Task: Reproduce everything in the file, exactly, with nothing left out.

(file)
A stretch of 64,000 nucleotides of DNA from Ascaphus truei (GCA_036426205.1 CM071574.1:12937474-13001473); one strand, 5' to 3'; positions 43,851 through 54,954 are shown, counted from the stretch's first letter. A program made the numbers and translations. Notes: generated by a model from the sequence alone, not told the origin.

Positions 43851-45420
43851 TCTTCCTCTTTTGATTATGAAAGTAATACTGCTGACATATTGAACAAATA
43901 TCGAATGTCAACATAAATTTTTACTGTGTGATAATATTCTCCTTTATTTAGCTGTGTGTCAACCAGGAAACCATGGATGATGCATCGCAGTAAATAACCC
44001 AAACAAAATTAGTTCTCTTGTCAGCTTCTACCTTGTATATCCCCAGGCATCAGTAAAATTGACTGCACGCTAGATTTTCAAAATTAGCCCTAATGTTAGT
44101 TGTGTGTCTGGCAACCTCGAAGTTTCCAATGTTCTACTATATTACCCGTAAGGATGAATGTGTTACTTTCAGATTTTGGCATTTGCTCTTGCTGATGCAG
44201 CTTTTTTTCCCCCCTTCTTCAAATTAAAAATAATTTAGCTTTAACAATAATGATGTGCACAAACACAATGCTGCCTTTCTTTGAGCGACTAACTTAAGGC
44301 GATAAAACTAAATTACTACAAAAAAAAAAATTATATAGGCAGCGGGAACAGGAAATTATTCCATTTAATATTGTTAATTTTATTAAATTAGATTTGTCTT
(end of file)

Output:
A stretch of 64,000 nucleotides of DNA from Ascaphus truei (GCA_036426205.1 CM071574.1:12937474-13001473); one strand, 5' to 3'; positions 43,851 through 54,954 are shown, counted from the stretch's first letter. A program made the numbers and translations. Notes: generated by a model from the sequence alone, not told the origin.

Positions 43851-45420
43851 TCTTCCTCTTTTGATTATGAAAGTAATACTGCTGACATATTGAACAAATA
43901 TCGAATGTCAACATAAATTTTTACTGTGTGATAATATTCTCCTTTATTTAGCTGTGTGTCAACCAGGAAACCATGGATGATGCATCGCAGTAAATAACCC
44001 AAACAAAATTAGTTCTCTTGTCAGCTTCTACCTTGTATATCCCCAGGCATCAGTAAAATTGACTGCACGCTAGATTTTCAAAATTAGCCCTAATGTTAGT
44101 TGTGTGTCTGGCAACCTCGAAGTTTCCAATGTTCTACTATATTACCCGTAAGGATGAATGTGTTACTTTCAGATTTTGGCATTTGCTCTTGCTGATGCAG
44201 CTTTTTTTCCCCCCTTCTTCAAATTAAAAATAATTTAGCTTTAACAATAATGATGTGCACAAACACAATGCTGCCTTTCTTTGAGCGACTAACTTAAGGC
44301 GATAAAACTAAATTACTACAAAAAAAAAAATTATATAGGCAGCGGGAACAGGAAATTATTCCATTTAATATTGTTAATTTTATTAAATTAGATTTGTCTT